Denny Heck: The constituents, my bosses. I always tell them I want you to hold me accountable for my behavior in two regards. I don't promise to be perfect in this regard because I'm not perfect in every regard, but I invite you to hold me accountable. Here are the two touch stones that I as a member believe in and do my best to subscribe to. Number one, always be civil. Number two, always look for common ground. If more people practiced both of those things more often, and I wish I practiced them both more often, then I think we'd be a lot better off. But I think that's also true of everyday conversations that people who aren't elected officials.

Seth Adler: That's it. Yeah.

Denny Heck: Be civil, look for common ground.

Seth Adler: That's it. Me and the folks back home, we've got to do that too type of thing.

Denny Heck: Yeah.

Seth Adler: You know, extend a hand for a handshake as opposed to a balled up fist.

Denny Heck: One of the things that I have found disturbing of late is reading my high school Facebook page. Now we're all oldsters. We're all 66 years old. It's amazing to me that these people that I knew as children and grew up with at the drop of a hat can engage in the most unbelievable all capitalized screaming arguments online about basically, it usually comes down to the president.

Seth Adler: Yeah, but that's much easier to do, isn't this one of the issues, that's much easier to do digitally than it is if I'm sitting on the couch with you, which I'm doing right now. I mean how are we going to get to all caps. It'd be very difficult. I'd have to probably say something about a family member.

Denny Heck: Which one? I might join you.

Seth Adler: I can't wait to talk to you again. I've got three final questions. I'll tell you what they are and ask you them in order. In the meantime, what's most surprised you in cannabis? What's most surprised you in life? On the soundtrack of your life, one track, one song, that's got to be on there? But first things first, what has most surprised you in cannabis?

Denny Heck: In terms of working the issue?

Seth Adler: It's your question to take as you'd like.

Denny Heck: Okay. What has ... I'm a little bit of a victim here of my own bias.

Seth Adler: Okay.

Denny Heck: By that I mean my argument in favor of passage of Safe Banking Act really is predicated on this is common sense recognizing that reality out there that will make us safer. I'm surprised at those who are holding on so rigidly to the reefer madness perspective of the world because what I say to them is look, I get it, you vote no on legalizing marijuana. If that were in your state, you'd vote no. Maybe that was in your state, you vote no. If we had a vote here to deschedule it, you'd vote no. I get that. Safe Banking Access-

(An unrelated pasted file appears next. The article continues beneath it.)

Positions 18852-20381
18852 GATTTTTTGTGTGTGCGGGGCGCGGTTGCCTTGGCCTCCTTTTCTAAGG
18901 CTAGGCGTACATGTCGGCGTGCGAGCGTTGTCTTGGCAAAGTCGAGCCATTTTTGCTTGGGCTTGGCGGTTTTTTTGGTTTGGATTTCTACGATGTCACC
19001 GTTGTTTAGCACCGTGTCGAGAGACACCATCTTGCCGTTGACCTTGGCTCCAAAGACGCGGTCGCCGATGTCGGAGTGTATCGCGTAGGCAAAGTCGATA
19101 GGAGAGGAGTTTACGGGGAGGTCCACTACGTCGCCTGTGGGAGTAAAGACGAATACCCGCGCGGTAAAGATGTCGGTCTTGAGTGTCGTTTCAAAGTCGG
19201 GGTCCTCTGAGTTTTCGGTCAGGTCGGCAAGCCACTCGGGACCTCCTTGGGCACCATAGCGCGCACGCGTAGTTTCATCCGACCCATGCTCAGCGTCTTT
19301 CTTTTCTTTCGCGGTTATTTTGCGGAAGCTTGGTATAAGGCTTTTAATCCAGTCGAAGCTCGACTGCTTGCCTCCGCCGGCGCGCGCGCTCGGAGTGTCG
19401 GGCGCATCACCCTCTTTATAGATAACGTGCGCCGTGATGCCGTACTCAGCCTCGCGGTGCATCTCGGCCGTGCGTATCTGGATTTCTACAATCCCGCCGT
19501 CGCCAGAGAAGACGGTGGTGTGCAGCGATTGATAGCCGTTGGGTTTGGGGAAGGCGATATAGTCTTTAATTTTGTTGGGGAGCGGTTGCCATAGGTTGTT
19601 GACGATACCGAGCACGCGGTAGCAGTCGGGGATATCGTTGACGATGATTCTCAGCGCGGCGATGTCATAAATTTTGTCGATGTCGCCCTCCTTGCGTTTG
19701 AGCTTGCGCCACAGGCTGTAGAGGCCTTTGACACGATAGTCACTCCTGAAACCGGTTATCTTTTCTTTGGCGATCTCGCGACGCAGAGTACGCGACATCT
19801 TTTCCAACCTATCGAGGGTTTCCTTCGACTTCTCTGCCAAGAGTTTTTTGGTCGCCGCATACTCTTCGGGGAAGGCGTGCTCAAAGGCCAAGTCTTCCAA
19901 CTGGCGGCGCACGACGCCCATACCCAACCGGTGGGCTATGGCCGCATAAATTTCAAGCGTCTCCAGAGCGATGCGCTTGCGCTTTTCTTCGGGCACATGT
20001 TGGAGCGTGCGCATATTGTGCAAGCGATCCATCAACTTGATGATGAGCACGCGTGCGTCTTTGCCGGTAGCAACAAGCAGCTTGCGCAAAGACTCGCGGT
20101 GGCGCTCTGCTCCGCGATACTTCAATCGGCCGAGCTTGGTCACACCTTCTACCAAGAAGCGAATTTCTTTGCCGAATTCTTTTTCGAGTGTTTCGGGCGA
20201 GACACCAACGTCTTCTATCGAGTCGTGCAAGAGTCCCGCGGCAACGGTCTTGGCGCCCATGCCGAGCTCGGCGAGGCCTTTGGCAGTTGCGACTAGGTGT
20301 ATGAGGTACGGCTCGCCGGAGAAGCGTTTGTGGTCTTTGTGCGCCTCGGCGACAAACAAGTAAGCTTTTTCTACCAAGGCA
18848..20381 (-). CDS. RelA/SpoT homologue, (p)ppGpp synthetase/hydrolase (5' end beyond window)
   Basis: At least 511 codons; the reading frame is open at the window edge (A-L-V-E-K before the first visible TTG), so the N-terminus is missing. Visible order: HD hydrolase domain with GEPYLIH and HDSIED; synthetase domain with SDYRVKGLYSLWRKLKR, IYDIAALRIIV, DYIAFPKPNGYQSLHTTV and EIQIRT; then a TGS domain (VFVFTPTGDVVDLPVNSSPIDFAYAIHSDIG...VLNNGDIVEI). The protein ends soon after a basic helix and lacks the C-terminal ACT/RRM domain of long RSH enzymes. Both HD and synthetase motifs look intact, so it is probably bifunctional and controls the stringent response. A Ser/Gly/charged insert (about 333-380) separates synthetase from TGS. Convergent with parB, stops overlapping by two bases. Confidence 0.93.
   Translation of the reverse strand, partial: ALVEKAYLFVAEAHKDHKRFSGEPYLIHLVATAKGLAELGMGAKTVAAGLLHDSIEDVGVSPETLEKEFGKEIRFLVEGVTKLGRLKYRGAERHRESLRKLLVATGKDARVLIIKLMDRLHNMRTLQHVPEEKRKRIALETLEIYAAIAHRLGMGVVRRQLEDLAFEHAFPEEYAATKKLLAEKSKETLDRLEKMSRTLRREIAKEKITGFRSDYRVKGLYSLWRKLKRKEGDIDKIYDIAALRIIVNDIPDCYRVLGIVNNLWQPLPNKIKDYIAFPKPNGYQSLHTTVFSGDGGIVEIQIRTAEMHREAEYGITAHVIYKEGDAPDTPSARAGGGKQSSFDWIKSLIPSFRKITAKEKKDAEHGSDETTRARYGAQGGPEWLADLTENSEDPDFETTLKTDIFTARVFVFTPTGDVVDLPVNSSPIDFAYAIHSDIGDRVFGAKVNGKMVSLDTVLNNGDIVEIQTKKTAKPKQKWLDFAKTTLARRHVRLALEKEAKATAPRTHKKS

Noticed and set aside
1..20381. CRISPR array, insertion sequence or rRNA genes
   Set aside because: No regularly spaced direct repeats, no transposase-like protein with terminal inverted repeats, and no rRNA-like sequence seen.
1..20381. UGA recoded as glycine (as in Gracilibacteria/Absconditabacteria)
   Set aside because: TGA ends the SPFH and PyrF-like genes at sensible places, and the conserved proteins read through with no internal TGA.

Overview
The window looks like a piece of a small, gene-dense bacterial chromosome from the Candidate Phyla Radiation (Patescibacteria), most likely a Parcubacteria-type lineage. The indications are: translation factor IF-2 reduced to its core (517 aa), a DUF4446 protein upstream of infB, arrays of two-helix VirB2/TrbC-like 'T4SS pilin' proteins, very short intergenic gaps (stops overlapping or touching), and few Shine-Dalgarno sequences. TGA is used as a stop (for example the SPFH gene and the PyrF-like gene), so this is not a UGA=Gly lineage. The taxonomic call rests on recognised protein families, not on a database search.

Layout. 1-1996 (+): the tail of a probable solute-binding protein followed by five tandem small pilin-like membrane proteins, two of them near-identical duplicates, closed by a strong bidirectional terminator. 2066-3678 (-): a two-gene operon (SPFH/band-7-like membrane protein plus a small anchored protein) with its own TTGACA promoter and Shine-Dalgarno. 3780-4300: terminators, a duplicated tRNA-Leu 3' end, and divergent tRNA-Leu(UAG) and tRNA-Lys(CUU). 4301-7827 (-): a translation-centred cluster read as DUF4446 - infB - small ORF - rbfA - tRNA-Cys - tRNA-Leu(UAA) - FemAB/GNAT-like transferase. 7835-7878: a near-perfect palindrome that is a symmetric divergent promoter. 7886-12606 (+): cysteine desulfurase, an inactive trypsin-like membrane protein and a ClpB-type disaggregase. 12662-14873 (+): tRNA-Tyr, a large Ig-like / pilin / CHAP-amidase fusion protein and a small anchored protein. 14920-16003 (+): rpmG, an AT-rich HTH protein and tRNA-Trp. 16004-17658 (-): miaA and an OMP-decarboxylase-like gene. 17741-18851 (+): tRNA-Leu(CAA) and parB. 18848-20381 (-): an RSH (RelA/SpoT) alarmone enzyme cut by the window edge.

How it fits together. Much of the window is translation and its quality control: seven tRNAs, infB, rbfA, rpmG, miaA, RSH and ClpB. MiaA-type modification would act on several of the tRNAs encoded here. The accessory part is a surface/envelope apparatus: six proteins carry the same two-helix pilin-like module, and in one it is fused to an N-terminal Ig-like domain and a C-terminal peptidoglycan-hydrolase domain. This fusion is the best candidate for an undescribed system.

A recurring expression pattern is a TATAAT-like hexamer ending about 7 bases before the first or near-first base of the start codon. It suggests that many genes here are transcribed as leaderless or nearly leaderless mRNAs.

Seth Adler: Has nothing to do with that.

Denny Heck: Has nothing to do with that. But I can't get them, some, from here to there. We're growing in support and I think we're going to get there, I'm exceedingly optimistic, but it's like that surprises me that you don't understand this is about public safety. If you want to be against legalizing marijuana, go ahead.

Seth Adler: Absolutely.

Denny Heck: But this is not helping anything.

Seth Adler: This is not that. That's it. All right. What's most surprised you in life?

Denny Heck: Overall?

Seth Adler: Yeah. I mean there's the luckiness of course right, which we've referenced.

Denny Heck: Boy, deep thoughts by Jack Handy. We're really getting into it here dude. What has most surprised me-

Seth Adler: Indeed.

Denny Heck: In life. How am I surprised?

Seth Adler: Jack Handy, another writer by the way, just for the record.

Denny Heck: You know, that's such an important question I probably want to give it more thought, but what occurs to me is I am constantly surprised at my girlfriend's forbearance. Now my girlfriend, [inaudible 00:35:46], has doubled as my wife for 43 years. There are times I want to turn to her and go really Paula you're still putting up with me. I do not understand why. I'm having a hard time putting up with me.

Seth Adler: Right, yeah. I feel like my girlfriend would certainly understand that point of view, without question.

Denny Heck: And do you understand mine?

Seth Adler: I certainly do. I absolutely do, without question. On the soundtrack of your life, one track, one song that's got to be on there?

Denny Heck: Well that changes over time. Of late I find myself multiple times a week listening to what I consider to be the most beautiful heart wrenching ballad ever written, which is of course Danny Boy and a rendition by an Irish singer named John McDermott.

Seth Adler: Okay. Does it sound like Denny when he says it?

Denny Heck: No, it's Danny Boy. The pipes are calling.

Seth Adler: Indeed they are. Congressman Heck, thank you so much for your time. I can't wait to check up with you down the line.

Denny Heck: You're more than welcome. Thank you.

Seth Adler: And there you have the U.S. Congressman Denny Heck. Very much appreciate his time. Very much appreciate your time. Stay tuned.

Read the full transcript:

Become a member to access to webinars, quarterly reports, contributor columns, shows, excerpts, and complete podcast transcripts

Become a Member

Already a member? Login here.

Subscribe now to get every episode.

Cannabis Economy is a real-time history of legal cannabis. We chronicle how personal and industry histories have combined to provide our current reality.